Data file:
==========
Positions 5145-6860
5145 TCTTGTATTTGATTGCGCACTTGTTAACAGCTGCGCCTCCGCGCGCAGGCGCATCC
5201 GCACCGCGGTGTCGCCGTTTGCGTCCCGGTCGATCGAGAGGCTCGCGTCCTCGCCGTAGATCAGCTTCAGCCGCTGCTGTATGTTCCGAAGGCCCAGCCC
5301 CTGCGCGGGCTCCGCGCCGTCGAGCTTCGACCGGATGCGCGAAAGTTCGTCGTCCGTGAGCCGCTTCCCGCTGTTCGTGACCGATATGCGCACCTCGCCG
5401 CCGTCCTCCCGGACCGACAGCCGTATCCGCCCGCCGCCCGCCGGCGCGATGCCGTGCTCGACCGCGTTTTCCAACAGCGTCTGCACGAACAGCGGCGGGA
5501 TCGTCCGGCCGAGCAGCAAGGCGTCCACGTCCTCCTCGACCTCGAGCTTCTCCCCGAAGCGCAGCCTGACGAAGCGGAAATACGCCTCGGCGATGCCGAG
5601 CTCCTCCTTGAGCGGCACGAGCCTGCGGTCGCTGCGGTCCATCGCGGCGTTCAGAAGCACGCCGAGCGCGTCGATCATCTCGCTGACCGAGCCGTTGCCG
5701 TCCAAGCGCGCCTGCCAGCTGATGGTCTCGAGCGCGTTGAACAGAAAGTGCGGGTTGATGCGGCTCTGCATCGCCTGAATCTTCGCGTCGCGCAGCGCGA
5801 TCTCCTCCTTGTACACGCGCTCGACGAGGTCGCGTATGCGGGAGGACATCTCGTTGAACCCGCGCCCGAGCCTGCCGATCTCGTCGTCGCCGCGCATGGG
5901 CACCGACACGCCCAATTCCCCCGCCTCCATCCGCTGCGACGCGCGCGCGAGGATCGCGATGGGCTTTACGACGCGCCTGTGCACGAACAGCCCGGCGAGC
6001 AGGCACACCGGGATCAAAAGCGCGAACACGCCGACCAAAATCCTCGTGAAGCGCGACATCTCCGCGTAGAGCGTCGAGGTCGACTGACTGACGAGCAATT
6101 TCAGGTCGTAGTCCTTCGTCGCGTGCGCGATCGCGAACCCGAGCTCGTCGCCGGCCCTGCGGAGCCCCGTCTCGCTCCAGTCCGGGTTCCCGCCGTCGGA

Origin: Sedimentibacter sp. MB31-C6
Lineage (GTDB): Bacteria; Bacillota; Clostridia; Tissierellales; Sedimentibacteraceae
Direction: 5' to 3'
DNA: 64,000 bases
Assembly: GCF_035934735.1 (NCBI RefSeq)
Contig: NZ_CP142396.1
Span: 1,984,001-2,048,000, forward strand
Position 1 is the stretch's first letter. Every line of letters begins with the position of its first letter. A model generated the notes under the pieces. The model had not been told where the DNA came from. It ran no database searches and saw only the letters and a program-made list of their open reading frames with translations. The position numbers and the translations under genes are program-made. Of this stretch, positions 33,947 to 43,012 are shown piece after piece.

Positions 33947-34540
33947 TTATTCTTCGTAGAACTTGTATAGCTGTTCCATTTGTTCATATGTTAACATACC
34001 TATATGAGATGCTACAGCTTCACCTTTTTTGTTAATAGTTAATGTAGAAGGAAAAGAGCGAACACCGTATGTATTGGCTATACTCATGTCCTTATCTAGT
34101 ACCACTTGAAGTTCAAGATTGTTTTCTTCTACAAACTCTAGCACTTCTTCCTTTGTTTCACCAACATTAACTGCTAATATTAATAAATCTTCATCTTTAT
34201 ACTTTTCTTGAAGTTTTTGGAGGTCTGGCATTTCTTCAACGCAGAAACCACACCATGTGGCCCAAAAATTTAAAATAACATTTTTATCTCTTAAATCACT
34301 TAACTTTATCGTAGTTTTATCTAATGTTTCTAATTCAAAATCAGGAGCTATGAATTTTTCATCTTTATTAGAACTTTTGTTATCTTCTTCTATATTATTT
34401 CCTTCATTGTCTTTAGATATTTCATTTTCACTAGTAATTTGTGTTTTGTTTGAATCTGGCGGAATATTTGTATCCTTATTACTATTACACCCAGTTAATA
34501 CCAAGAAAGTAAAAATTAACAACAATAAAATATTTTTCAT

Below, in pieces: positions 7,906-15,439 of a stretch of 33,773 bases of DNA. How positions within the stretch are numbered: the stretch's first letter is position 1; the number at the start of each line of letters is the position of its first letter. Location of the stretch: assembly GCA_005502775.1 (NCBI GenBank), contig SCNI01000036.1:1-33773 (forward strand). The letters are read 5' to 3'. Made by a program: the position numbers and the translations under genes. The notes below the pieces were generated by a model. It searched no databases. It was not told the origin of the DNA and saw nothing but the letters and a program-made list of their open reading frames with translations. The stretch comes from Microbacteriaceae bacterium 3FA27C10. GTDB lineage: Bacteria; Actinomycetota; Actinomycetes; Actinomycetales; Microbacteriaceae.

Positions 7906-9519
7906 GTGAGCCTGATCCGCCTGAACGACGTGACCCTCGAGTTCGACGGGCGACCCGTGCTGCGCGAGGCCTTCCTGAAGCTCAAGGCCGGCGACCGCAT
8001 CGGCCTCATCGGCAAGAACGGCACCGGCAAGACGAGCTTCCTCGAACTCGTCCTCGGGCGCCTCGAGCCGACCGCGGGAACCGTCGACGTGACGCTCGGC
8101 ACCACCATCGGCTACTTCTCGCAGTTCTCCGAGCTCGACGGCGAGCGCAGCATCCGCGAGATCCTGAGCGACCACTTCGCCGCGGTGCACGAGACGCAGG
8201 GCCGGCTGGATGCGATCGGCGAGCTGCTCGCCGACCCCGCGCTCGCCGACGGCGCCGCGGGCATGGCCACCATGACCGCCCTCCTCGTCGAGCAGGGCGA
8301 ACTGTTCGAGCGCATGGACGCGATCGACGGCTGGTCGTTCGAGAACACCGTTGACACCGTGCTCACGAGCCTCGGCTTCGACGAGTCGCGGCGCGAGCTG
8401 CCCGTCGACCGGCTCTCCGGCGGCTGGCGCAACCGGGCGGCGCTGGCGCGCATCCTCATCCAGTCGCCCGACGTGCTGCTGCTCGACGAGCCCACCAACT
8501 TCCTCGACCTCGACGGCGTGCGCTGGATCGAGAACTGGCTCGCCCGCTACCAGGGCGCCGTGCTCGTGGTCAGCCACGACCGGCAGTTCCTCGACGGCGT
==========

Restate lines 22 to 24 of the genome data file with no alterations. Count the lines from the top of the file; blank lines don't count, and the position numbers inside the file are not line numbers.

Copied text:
33947 TTATTCTTCGTAGAACTTGTATAGCTGTTCCATTTGTTCATATGTTAACATACC
34001 TATATGAGATGCTACAGCTTCACCTTTTTTGTTAATAGTTAATGTAGAAGGAAAAGAGCGAACACCGTATGTATTGGCTATACTCATGTCCTTATCTAGT
34101 ACCACTTGAAGTTCAAGATTGTTTTCTTCTACAAACTCTAGCACTTCTTCCTTTGTTTCACCAACATTAACTGCTAATATTAATAAATCTTCATCTTTAT